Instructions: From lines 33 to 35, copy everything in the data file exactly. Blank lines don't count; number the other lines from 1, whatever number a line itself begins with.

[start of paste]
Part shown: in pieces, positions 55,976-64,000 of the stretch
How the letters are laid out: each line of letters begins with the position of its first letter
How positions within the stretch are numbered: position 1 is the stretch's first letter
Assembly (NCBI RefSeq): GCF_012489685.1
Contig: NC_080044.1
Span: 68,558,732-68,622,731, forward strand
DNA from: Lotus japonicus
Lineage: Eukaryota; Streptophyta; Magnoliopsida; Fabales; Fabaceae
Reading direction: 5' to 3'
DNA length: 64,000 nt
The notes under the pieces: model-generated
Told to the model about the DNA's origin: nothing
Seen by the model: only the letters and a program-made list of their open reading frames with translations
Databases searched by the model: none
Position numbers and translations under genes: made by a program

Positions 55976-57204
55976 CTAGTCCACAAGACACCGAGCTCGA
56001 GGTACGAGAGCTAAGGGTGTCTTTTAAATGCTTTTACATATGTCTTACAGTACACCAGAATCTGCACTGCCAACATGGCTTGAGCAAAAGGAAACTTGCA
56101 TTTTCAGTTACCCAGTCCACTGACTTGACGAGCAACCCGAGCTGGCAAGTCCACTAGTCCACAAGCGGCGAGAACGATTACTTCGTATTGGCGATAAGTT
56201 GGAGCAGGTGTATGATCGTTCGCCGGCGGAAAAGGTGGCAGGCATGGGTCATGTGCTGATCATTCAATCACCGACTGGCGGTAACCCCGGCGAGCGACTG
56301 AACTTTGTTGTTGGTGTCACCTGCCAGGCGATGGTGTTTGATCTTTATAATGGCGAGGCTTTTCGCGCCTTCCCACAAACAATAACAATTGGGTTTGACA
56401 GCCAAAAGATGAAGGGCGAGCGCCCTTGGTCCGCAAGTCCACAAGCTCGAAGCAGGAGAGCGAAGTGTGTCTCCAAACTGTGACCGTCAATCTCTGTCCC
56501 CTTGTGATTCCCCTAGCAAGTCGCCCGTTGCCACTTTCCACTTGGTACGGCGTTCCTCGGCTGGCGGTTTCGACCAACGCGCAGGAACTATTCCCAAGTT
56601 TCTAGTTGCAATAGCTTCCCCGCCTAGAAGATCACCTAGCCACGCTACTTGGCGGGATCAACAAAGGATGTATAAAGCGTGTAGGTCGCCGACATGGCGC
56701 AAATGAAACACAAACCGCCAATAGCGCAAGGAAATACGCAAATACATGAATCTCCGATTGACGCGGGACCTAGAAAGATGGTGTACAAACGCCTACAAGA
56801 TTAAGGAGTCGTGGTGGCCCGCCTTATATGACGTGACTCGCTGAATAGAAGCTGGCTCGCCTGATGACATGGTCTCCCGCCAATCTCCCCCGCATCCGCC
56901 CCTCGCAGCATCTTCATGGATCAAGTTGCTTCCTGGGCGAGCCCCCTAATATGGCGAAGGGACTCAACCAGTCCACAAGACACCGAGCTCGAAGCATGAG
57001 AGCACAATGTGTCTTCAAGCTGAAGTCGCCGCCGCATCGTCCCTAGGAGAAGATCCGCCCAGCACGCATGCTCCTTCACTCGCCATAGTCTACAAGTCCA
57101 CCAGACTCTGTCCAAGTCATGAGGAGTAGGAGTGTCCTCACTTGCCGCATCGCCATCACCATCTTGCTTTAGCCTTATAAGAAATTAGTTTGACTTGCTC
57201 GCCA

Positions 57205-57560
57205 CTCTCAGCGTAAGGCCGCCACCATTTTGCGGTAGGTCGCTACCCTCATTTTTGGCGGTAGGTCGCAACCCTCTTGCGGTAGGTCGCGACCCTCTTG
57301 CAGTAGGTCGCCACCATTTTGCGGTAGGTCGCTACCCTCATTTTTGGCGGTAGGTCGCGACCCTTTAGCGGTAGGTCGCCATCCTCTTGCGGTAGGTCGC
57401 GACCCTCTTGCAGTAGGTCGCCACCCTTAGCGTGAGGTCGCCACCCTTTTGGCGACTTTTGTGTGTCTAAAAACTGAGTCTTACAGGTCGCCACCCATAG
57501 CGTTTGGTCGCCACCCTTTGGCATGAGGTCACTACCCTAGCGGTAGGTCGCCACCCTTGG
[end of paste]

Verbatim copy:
57301 CAGTAGGTCGCCACCATTTTGCGGTAGGTCGCTACCCTCATTTTTGGCGGTAGGTCGCGACCCTTTAGCGGTAGGTCGCCATCCTCTTGCGGTAGGTCGC
57401 GACCCTCTTGCAGTAGGTCGCCACCCTTAGCGTGAGGTCGCCACCCTTTTGGCGACTTTTGTGTGTCTAAAAACTGAGTCTTACAGGTCGCCACCCATAG
57501 CGTTTGGTCGCCACCCTTTGGCATGAGGTCACTACCCTAGCGGTAGGTCGCCACCCTTGG